I have a Left object that has a lot of boolean modifiers.

I would like to create a second object (Right) that is a mirrored clone of that first object, but in a different location, so I can apply a few extra modifiers to it.

If I create Right by cloning the Left object and all the objects that provide the boolean modifiers, then any later changes I make to Left and its modifiers must be performed again on Right.

The specific use case is two halves of a 3D print, and I want one side to have wider screw holes (so the thread only bites one of the halves, and the other half has clearance for the screw head which doesn't belong on the first side).

  • 1
    $\begingroup$ Have you tried creating a linked duplicate with Alt+D? $\endgroup$
    – Jakemoyo
    Jun 12, 2022 at 20:38
  • $\begingroup$ A linked duplicate created with Alt+D would indeed be a duplicate, but moving it would cause the boolean modifiers to be wrong, and any changes made to the modifier stack on the original late ron would not be mirrored in the duplicate. $\endgroup$
    – Mutant Bob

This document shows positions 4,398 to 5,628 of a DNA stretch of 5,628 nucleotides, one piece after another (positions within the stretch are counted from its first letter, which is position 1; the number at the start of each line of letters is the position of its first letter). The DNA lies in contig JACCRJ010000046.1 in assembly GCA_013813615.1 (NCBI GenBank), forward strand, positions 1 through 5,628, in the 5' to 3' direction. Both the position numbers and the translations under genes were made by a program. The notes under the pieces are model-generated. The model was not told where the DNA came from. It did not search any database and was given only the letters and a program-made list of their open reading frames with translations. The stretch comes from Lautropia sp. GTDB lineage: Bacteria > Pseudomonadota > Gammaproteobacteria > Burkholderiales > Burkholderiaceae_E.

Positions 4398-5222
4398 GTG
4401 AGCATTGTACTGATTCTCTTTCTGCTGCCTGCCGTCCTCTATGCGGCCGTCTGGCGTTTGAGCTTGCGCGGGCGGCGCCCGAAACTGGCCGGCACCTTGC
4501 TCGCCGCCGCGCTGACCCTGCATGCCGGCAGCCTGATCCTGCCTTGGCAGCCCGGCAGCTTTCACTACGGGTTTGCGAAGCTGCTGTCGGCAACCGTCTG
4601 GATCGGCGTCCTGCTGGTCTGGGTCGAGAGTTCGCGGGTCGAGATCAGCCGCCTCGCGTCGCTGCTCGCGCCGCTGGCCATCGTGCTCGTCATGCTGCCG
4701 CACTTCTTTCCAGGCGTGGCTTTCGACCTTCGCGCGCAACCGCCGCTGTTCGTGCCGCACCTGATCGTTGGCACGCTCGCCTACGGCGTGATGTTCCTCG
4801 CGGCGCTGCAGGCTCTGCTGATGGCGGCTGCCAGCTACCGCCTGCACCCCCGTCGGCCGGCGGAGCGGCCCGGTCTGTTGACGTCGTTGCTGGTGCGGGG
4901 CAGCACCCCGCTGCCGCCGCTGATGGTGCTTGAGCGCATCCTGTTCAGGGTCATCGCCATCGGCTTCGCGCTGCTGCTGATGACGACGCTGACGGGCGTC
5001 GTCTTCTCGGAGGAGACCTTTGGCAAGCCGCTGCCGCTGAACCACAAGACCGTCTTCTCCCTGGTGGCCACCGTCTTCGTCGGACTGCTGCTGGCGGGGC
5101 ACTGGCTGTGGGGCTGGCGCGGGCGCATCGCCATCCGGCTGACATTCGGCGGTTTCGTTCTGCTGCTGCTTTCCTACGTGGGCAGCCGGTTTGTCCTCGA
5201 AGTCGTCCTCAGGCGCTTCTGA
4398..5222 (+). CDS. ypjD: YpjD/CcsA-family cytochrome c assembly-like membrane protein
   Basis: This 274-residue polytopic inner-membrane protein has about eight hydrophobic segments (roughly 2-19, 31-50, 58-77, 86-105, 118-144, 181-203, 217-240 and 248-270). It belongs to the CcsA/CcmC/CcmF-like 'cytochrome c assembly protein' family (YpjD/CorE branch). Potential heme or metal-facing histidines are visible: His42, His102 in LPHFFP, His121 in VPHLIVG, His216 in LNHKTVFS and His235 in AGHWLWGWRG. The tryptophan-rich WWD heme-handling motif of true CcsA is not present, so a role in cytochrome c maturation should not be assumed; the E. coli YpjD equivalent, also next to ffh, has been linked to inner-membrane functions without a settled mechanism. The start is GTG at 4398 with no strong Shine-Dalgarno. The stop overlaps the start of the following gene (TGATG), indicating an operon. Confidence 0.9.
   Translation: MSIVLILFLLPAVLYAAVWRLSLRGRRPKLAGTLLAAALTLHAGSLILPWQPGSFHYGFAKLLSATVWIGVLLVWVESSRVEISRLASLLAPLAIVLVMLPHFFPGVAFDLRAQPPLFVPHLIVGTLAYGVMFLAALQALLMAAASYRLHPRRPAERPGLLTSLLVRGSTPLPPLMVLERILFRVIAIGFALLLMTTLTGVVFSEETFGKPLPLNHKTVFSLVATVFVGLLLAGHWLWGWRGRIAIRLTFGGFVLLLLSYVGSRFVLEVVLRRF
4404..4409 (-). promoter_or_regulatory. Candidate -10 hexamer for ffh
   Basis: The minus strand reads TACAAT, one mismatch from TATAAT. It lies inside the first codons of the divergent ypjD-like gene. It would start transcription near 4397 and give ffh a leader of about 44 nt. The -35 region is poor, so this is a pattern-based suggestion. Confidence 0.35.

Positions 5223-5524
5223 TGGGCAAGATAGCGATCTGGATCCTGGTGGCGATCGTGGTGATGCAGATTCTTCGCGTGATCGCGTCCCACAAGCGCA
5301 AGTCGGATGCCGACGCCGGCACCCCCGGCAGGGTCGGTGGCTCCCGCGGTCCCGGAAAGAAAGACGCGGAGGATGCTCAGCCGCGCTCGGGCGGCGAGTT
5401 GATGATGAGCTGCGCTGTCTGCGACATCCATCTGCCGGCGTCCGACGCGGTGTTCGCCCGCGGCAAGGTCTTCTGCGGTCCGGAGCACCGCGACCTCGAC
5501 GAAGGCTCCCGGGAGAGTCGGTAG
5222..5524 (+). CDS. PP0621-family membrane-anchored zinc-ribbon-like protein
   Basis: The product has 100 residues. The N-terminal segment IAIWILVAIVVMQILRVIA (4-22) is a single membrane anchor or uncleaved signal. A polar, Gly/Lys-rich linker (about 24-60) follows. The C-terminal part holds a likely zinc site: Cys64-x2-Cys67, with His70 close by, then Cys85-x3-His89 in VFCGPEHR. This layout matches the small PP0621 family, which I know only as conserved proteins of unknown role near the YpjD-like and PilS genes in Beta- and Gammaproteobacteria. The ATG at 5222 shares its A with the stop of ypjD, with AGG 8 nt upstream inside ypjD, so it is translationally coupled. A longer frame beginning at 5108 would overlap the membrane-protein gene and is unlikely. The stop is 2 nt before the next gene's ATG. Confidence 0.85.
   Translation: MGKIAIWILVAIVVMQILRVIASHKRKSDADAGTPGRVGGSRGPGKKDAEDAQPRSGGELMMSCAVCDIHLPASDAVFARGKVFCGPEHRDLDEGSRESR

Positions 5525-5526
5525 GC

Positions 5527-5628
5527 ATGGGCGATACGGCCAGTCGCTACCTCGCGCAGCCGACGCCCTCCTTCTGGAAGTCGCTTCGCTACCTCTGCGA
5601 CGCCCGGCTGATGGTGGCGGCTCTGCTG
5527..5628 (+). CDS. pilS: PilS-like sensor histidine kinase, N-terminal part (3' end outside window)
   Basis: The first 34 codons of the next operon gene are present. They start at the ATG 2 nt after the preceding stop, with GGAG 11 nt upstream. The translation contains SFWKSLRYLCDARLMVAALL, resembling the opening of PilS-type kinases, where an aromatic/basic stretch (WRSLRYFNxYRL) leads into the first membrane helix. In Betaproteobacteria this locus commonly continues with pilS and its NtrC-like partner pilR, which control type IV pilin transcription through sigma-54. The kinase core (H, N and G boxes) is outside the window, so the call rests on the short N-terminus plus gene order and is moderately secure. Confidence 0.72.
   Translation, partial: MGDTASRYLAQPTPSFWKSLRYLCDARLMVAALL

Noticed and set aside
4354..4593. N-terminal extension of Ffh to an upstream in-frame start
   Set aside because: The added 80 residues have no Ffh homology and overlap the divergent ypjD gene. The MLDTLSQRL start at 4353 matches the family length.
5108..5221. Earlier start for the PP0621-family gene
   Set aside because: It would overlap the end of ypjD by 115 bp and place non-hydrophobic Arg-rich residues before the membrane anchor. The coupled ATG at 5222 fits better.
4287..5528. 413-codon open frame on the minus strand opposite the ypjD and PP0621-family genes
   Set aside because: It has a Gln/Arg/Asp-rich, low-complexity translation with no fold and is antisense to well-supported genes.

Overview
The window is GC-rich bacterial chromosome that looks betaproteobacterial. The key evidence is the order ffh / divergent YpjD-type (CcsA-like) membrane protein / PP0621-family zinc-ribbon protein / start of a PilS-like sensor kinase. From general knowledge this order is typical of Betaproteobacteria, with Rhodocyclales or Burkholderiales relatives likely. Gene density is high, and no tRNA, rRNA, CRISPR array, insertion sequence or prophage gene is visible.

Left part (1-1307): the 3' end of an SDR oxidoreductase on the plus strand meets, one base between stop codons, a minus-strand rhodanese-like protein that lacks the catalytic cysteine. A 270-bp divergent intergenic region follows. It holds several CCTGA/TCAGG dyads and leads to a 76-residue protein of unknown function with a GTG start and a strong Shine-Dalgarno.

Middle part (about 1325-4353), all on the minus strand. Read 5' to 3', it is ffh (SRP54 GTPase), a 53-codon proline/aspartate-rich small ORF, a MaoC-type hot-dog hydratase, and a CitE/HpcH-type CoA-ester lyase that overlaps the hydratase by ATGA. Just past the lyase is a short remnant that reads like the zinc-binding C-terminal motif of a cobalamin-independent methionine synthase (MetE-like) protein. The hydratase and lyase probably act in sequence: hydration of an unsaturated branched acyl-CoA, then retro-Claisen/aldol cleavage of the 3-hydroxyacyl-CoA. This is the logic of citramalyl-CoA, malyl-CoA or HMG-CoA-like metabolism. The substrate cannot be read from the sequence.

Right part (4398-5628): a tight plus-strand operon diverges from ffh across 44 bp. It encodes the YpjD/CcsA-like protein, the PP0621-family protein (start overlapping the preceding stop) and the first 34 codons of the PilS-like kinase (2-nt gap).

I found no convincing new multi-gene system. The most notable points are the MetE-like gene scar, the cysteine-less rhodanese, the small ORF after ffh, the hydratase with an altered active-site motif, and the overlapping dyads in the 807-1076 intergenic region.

Jun 13, 2022 at 3:44

1 Answer 1


This may not be the best workflow, but I found something that accomplishes the mission for now:

I eventually found the GeometryNodes modifier and experimented with that.

The technique I eventually developed was to have a series of empty-mesh objects with Boolean Union modifiers.

The first object (LeftPrime) is a mesh with no vertices and a Boolean Union modifier pointed at the Left object. The next modifier is a GeometryNode to translate it by several millimeters. The third modifier is a Boolean Difference to carve some holes for screws.

The second object (Right) is another instance of the no-vertex mesh. Its first modifier is a Boolean Union pointed at LeftPrime. Its last modifier is a GeometryNode to scale x *= -1 to reflect it about the X axis.

Right, Left (both yellow), and LeftPrime (green) geometry nodes

I suspect that this second object is not strictly necessary, since this modifier could be the fourth one on LeftPrime, but keeping LeftPrime and Right separate makes it easier to fine-tune the bore holes for the boolean difference modifier.

One problem I encountered was that if I performed the boolean difference after a reflection the face normals on the result were non-manifold (which makes gcode slicers grumpy). That is one reason the mirroring is a separate GeometryNodes modifier from the initial translation.


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